Taraji P. Henson sobbed her way through a recent TV interview with newswoman Maria Shriver as she tackled mental health issues among African-American teenagers.
The Empire star recently launched the Boris Lawrence Henson Foundation, named after her father, who battled post-traumatic stress disorder (PTSD) and depression, and now she has started visiting high schools to speak with students, urging them to speak up about anxiety and other related issues.
Shriver joined Henson as she met with students at Chicago’s High School for the Arts, who explained that kids who talk about mental health problems are considered “weak”.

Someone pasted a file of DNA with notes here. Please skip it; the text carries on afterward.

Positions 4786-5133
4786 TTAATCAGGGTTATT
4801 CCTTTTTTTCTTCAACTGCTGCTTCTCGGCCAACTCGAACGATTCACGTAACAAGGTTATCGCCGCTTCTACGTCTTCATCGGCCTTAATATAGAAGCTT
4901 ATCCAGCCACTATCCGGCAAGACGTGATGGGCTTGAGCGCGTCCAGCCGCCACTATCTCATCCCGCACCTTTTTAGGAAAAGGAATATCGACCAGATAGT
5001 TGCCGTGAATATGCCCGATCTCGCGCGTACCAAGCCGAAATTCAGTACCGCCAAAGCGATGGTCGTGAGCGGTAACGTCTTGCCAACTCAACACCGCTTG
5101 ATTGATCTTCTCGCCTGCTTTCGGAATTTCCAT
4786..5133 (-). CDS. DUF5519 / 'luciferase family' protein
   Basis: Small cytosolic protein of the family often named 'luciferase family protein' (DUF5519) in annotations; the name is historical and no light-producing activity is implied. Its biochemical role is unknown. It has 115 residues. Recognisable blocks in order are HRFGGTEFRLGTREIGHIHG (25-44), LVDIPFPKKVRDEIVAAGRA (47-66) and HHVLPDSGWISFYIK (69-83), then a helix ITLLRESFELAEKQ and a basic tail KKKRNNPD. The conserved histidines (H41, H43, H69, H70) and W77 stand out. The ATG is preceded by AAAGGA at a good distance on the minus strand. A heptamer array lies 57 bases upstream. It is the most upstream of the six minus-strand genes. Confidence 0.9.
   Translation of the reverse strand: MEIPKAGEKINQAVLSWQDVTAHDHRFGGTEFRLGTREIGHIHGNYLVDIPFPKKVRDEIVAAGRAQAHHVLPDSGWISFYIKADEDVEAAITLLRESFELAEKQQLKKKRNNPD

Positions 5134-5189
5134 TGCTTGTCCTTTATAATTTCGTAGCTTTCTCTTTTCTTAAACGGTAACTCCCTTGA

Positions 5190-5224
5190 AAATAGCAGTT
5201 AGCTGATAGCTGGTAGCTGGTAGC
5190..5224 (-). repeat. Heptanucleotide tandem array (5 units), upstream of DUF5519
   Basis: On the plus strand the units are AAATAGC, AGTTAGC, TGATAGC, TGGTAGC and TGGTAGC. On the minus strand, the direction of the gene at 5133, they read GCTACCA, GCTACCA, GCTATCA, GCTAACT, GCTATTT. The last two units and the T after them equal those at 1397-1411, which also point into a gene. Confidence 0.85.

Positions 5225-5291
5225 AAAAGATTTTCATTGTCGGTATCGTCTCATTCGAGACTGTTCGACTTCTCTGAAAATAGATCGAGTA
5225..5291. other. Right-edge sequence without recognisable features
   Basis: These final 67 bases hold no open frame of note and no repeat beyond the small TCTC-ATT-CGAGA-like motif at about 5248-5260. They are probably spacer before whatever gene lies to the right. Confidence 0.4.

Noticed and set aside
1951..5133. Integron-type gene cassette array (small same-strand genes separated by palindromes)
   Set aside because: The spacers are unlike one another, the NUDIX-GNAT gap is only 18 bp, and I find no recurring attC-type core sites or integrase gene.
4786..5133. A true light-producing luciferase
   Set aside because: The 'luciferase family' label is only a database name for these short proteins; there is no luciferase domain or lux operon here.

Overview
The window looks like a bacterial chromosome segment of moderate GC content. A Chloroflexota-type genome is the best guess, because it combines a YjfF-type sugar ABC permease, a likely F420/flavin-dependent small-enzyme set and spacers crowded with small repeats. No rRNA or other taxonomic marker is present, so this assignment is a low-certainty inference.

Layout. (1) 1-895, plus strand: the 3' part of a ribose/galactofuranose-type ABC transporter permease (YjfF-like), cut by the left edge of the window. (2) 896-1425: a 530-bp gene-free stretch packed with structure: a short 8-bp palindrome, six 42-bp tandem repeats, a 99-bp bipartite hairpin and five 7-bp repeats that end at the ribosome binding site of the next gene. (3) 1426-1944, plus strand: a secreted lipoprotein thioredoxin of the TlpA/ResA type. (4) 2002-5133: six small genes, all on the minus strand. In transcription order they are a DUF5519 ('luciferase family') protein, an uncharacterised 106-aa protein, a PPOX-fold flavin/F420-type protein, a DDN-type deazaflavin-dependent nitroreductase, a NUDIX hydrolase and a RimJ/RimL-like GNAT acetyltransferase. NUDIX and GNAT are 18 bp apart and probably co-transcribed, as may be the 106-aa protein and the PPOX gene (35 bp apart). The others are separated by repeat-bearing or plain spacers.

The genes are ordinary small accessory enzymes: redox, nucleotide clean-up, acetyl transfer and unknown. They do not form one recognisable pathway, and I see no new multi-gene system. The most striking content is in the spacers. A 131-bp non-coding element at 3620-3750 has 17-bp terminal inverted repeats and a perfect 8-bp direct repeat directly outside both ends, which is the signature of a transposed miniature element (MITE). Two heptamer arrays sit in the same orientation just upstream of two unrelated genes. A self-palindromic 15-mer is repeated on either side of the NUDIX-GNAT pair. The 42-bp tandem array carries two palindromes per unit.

The response upset the actress, who cried as she told the Good Morning America correspondent, “I don’t ever wanna get to a place, where I can sit and be comfortable spewing facts and numbers about children as young as five years old taking their life. That should never be normal.”
Henson took her fight for more mental health funding among the African-American community to Capitol Hill over the summer, calling the problem a “national crisis” as she fought back tears, and she told Shriver she first realised there was a big issue when she tried to find a black therapist for her son, Marcel.
“Trying to find a culturally-competent therapist was like looking for a purple unicorn with a gold horn,” the 49-year-old added.
Only four per cent of all trained counsellors in the U.S. are black, and Henson is now offering scholarships through her new foundation to help students who want to follow a career in therapy.